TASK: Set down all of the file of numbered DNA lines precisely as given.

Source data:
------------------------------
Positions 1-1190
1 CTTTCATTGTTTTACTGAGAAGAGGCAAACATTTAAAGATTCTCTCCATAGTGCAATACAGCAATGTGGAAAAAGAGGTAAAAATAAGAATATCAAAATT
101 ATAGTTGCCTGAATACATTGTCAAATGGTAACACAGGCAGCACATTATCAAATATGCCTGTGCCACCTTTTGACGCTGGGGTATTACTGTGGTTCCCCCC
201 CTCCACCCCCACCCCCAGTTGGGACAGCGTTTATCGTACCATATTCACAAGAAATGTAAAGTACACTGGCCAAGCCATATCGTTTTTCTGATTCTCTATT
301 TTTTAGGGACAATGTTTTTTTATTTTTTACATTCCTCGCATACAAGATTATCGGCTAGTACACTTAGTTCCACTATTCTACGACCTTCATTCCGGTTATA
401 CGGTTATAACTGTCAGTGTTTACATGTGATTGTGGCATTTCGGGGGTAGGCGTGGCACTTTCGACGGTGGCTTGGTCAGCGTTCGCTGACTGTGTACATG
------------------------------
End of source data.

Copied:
Positions 1-1190
1 CTTTCATTGTTTTACTGAGAAGAGGCAAACATTTAAAGATTCTCTCCATAGTGCAATACAGCAATGTGGAAAAAGAGGTAAAAATAAGAATATCAAAATT
101 ATAGTTGCCTGAATACATTGTCAAATGGTAACACAGGCAGCACATTATCAAATATGCCTGTGCCACCTTTTGACGCTGGGGTATTACTGTGGTTCCCCCC
201 CTCCACCCCCACCCCCAGTTGGGACAGCGTTTATCGTACCATATTCACAAGAAATGTAAAGTACACTGGCCAAGCCATATCGTTTTTCTGATTCTCTATT
301 TTTTAGGGACAATGTTTTTTTATTTTTTACATTCCTCGCATACAAGATTATCGGCTAGTACACTTAGTTCCACTATTCTACGACCTTCATTCCGGTTATA
401 CGGTTATAACTGTCAGTGTTTACATGTGATTGTGGCATTTCGGGGGTAGGCGTGGCACTTTCGACGGTGGCTTGGTCAGCGTTCGCTGACTGTGTACATG